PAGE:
Ski area over the glaciers of Saas-Fee
Roger Federer has won 20 Grand Slam singles titles, making him among the most successful men's tennis players ever.
Fondue is melted cheese, into which bread is dipped

Switzerland is bordered by Italy to the south, France to the west, Germany to the north and Austria and Liechtenstein to the east.

Italy

Country that consists of a peninsula delimited by the Alps and several islands surrounding it, whose territory largely coincides with the homonymous geographical region.

Expansion of the territory called "Italy" from ancient Greece until Diocletian
The Iron Crown of Lombardy, for centuries a symbol of the Kings of Italy
Marco Polo, explorer of the 13th century, recorded his 24 years-long travels in the Book of the Marvels of the World, introducing Europeans to Central Asia and China.
The Italian states before the beginning of the Italian Wars in 1494
Leonardo da Vinci, the quintessential Renaissance man, in a self-portrait (ca. 1512, Royal Library, Turin)
Christopher Columbus leads an expedition to the New World, 1492. His voyages are celebrated as the discovery of the Americas from a European perspective, and they opened a new era in the history of humankind and sustained contact between the two worlds.
Flag of the Cispadane Republic, which was the first Italian tricolour adopted by a sovereign Italian state (1797)
Holographic copy of 1847 of Il Canto degli Italiani, the Italian national anthem since 1946
Animated map of the Italian unification from 1829 to 1871
The Victor Emmanuel II Monument in Rome, a national symbol of Italy celebrating the first king of the unified country, and resting place of the Italian Unknown Soldier since the end of World War I. It was inaugurated in 1911, on the occasion of the 50th Anniversary of the Unification of Italy.
The fascist dictator Benito Mussolini titled himself Duce and ruled the country from 1922 to 1943.
Areas controlled by the Italian Empire at its peak
Italian partisans in Milan during the Italian Civil War, April 1945
Alcide De Gasperi, first republican Prime Minister of Italy and one of the Founding Fathers of the European Union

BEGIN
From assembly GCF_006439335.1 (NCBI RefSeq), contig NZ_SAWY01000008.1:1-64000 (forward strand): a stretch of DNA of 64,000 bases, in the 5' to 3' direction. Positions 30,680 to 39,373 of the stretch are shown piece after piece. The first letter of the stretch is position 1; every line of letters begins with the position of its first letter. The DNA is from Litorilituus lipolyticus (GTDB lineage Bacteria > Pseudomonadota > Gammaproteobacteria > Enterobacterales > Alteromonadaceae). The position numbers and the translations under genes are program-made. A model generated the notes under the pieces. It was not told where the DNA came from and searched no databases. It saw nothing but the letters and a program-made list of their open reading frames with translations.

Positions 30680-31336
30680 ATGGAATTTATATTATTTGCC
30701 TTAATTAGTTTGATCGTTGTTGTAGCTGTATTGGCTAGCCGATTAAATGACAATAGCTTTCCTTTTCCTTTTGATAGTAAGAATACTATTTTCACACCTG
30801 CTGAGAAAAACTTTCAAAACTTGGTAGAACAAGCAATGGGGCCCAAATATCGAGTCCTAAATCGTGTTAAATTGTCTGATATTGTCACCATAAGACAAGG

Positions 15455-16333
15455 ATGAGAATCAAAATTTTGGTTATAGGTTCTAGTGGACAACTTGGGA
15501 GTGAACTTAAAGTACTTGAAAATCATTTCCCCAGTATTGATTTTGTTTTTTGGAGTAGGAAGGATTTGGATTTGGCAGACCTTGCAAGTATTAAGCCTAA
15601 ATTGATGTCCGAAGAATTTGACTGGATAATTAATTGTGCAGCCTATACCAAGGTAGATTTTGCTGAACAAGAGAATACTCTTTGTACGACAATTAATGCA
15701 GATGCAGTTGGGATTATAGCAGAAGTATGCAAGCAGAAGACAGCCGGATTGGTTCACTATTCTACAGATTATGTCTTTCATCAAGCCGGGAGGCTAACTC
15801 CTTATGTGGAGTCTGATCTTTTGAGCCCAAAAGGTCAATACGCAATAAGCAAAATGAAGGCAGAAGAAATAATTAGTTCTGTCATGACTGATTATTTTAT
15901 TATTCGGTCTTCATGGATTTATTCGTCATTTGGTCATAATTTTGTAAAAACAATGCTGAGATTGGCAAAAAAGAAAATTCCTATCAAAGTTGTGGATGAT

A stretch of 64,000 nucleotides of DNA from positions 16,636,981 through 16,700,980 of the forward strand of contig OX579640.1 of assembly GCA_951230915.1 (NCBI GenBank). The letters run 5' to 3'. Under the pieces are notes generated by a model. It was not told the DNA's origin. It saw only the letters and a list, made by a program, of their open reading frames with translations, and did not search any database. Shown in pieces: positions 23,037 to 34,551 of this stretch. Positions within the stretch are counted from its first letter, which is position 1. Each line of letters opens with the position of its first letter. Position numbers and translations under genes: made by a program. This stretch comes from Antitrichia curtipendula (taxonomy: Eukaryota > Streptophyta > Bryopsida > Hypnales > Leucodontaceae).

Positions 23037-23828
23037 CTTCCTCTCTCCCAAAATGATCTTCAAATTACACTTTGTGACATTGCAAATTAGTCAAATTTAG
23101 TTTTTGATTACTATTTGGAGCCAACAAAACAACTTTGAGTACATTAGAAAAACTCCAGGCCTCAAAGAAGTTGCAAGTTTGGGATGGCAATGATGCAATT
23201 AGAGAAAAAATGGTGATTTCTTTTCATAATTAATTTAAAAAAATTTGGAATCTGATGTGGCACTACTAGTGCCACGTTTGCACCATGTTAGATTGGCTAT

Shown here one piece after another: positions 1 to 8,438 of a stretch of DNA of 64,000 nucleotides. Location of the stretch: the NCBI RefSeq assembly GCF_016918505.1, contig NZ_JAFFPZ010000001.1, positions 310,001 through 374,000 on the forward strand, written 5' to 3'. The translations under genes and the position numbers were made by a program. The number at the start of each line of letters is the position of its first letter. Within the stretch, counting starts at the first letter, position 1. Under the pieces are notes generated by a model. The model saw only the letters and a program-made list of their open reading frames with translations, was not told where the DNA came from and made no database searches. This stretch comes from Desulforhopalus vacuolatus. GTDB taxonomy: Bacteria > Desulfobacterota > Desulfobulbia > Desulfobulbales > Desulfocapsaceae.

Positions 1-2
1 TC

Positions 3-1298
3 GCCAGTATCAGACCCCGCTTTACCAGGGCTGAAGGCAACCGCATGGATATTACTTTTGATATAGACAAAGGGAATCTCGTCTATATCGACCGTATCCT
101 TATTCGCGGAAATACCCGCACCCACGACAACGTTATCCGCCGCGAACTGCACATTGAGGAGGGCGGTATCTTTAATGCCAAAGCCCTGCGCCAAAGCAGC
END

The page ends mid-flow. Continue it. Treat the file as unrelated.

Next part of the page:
The signing ceremony of the Treaty of Rome on 25 March 1957, creating the European Economic Community, forerunner of the present-day European Union
Funerals of the victims of the Bologna bombing of 2 August 1980, the deadliest attack ever perpetrated in Italy during the Years of Lead
Italian government task force to face the COVID-19 emergency
Topographic map of Italy
Dolphins in the Tyrrhenian Sea off the Aeolian Islands
National and regional parks in Italy
Gran Paradiso, established in 1922, is the oldest Italian national park.
The Italian wolf, the national animal of Italy
Köppen-Geiger climate classification map of Italy
The Chamber of Deputies is the lower house of Italy.
The Supreme Court of Cassation, Rome
An Alfa Romeo 159 vehicle of the Carabinieri corps
Group photo of the G7 leaders at the 43rd G7 summit in Taormina
Heraldic coat of arms of the Italian Armed Forces
A proportional representation of Italy exports, 2019
Milan is the economic capital of Italy, and is a global financial centre and a fashion capital of the world.
A Carrara marble quarry
The Autostrada dei Laghi ("Lakes Motorway"), the first motorway built in the world
FS' Frecciarossa 1000 high speed train, with a maximum speed of 400 km/h
Trieste, the main port of the northern Adriatic and starting point of the Transalpine Pipeline
ENI is considered one of the world's oil and gas "Supermajors".
Solar panels in Piombino. Italy is one of the world's largest producers of renewable energy.
Galileo Galilei, the father of modern science, physics and astronomy
Enrico Fermi, creator of the world's first first nuclear reactor
The Amalfi Coast is one of Italy's major tourist destinations.
Map of Italy's population density at the 2011 census
Italy is home to a large population of migrants from Eastern Europe and North Africa.
Linguistic map showing the languages spoken in Italy
Vatican City, the Holy See's sovereign territory
Bologna University, established in AD 1088, is the world's oldest academic institution.
Olive oil and vegetables are central to the Mediterranean diet.
Carnival of Venice
The Last Supper (1494–1499), Leonardo da Vinci, Church of Santa Maria delle Grazie, Milan
Michelangelo's David (1501–1504), Galleria dell'Accademia, Florence
The Birth of Venus (1484–1486), Sandro Botticelli, Uffizi Gallery, Florence
Dante shown holding a copy of the Divine Comedy, next to the entrance to Hell, the mount of Purgatory and the city of Florence, with the spheres of Heaven above, in Michelino's fresco, 1465
Niccolò Machiavelli, founder of modern political science and ethics
Pinocchio is one of the world's most translated books and a canonical piece of children's literature.
Clockwise from top left: Thomas Aquinas, proponent of natural theology and the Father of Thomism; Giordano Bruno, one of the major scientific figures of the Western world; Cesare Beccaria, considered the Father of criminal justice and modern criminal law; and Maria Montessori, credited with the creation of the Montessori education
La Scala opera house
Statues of Pantalone and Harlequin, two stock characters from the Commedia dell'arte, in the Museo Teatrale alla Scala
Dario Fo, one of the most widely performed playwrights in modern theatre, received international acclaim for his highly improvisational style.
Giacomo Puccini, Italian composer whose operas, including La bohème, Tosca, Madama Butterfly and Turandot, are among the most frequently worldwide performed in the standard repertoire
Luciano Pavarotti, considered one of the finest tenors of the 20th century and the "King of the High Cs"
Giorgio Moroder, pioneer of Italo disco and electronic dance music, is known as the "Father of disco".
Entrance to Cinecittà in Rome
The Azzurri in 2012. Football is the most popular sport in Italy.